National Guard officials and Senator Patrick Leahy announced Tuesday that the U.S. Air Force will base 18 F-35 fighter jets at the Vermont air guard facility. Opponents plan to continue their efforts to stop the plane from coming to Vermont. Supporters, ecstatic with the selection, say it’s time to move forward.
Vermont Governor Peter Shumlin says it's time for Congress to stop hampering the state’s fragile economic recovery and find a responsible solution to what he calls a manufactured crisis.
Shumlin was joined by Vermont National Guard officials and others Monday to outline how the federal government shutdown is affecting state. They said an estimated 5,000 federal workers who live in Vermont are seeing reduced hours or furloughs, and a monthly National Guard training weekend affecting 3,000 troops was canceled.
The U.S. Air Force is in the process of deciding where it will base a new jet, the F-35. Burlington International Airport, which is the host airfield for the Vermont Air National Guard, is on the short list and a preferred site for hosting the state-of-the-art plane. But the idea is controversial, with split votes in surrounding communities over support for the aircraft. Thursday morning, Vermont National Guard officials met with the media to discuss issues relating to the F-35.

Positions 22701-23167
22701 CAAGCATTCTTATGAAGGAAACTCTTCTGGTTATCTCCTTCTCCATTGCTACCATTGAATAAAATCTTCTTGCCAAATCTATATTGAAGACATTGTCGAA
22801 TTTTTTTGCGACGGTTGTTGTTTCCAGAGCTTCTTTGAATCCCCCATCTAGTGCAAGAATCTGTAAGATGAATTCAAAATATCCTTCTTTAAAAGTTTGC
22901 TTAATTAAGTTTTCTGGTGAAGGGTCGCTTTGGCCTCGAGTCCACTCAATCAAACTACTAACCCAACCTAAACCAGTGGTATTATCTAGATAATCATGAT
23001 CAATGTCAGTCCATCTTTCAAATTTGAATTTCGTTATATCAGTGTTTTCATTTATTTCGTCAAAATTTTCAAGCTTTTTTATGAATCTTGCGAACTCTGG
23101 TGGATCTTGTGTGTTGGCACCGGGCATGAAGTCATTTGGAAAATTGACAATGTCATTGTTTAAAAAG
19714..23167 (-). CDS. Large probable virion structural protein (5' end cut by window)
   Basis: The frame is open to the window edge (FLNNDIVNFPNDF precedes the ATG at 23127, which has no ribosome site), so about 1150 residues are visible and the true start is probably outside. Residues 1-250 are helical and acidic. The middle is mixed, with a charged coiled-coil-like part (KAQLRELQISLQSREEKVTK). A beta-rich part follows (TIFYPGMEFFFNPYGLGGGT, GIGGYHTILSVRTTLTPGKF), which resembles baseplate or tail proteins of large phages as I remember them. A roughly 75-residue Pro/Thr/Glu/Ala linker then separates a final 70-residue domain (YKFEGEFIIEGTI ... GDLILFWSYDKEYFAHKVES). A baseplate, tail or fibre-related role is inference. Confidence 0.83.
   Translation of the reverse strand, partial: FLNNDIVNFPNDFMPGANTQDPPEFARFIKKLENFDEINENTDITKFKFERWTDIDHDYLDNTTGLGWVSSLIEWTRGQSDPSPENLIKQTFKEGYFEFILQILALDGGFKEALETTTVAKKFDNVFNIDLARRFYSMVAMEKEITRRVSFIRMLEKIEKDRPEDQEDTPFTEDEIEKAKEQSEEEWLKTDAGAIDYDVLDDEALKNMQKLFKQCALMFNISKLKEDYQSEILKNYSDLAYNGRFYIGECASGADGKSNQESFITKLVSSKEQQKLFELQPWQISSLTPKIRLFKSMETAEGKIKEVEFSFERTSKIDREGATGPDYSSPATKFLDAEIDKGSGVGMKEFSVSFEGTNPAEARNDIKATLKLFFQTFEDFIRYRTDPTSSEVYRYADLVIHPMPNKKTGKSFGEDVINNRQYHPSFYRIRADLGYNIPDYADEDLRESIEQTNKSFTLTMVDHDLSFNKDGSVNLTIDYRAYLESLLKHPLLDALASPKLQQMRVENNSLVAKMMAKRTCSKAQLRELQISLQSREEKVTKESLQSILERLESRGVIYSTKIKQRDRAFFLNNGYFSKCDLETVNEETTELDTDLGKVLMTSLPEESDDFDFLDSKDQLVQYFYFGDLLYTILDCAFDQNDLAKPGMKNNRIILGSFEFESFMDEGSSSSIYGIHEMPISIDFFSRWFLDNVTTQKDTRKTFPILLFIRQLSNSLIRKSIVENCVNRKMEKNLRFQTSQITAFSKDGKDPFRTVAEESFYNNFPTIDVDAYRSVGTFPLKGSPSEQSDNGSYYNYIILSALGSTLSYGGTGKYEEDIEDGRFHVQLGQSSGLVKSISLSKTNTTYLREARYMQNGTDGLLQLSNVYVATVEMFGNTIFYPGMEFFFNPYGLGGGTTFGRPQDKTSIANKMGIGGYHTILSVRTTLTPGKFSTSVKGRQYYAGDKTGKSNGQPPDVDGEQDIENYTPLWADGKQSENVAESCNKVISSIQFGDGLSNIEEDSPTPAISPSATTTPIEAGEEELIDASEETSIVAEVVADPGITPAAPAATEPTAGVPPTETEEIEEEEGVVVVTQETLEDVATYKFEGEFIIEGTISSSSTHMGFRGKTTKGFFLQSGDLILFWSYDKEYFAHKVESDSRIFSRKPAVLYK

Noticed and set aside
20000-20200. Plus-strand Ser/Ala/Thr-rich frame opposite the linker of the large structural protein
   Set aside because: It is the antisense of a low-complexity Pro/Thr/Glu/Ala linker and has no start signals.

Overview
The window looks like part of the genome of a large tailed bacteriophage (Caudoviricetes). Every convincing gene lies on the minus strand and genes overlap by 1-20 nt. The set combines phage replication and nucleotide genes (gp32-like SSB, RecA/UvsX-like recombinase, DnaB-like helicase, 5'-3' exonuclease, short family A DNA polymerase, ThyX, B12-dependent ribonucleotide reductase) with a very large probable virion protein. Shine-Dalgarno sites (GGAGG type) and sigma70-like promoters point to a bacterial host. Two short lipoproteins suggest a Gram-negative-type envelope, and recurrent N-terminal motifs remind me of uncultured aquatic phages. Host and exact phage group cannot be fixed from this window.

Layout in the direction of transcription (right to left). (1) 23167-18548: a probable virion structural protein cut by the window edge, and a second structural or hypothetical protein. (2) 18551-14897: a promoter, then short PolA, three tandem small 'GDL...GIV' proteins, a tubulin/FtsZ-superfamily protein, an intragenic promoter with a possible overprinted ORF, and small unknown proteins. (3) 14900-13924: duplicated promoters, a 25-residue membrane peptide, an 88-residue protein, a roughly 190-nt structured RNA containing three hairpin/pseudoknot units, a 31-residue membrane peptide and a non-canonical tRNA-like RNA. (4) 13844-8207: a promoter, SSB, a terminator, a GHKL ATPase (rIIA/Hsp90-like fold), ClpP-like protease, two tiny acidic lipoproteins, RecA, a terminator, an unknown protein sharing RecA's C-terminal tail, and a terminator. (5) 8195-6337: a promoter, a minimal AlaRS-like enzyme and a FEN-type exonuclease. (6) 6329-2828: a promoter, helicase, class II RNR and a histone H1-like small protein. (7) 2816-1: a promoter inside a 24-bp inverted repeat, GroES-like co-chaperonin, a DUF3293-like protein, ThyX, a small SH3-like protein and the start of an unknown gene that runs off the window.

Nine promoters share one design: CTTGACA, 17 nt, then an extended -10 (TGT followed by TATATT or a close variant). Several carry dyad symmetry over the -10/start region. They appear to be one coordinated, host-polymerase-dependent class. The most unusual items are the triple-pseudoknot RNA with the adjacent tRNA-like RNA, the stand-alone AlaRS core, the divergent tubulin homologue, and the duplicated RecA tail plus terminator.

The U.S. Air Force says information regarding support for basing the new F-35 fighter jet at the Burlington International Airport was overstated in the just released revised Environmental Impact Statement. But supporters say the corrected numbers are still skewed because officials are counting a petition with more than 10,000 signatures as only one comment.
Vermont National Guard officials are studying a revised draft of an environmental impact statement about how basing the F-35 fighter jet in Vermont would affect the area around the Burlington International Airport.